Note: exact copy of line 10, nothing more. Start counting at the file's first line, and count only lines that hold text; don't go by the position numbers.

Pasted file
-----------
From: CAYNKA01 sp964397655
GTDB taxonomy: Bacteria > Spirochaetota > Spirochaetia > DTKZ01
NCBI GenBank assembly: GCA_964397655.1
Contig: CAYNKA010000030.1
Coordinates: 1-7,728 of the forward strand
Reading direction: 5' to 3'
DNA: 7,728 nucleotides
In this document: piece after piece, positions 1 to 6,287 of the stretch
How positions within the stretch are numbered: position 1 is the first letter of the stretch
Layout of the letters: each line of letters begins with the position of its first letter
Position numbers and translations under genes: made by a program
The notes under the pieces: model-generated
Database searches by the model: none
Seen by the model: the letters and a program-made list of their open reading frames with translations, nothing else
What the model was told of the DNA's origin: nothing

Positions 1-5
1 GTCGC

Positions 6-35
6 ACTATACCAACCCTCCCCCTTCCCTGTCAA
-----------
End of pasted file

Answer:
Layout of the letters: each line of letters begins with the position of its first letter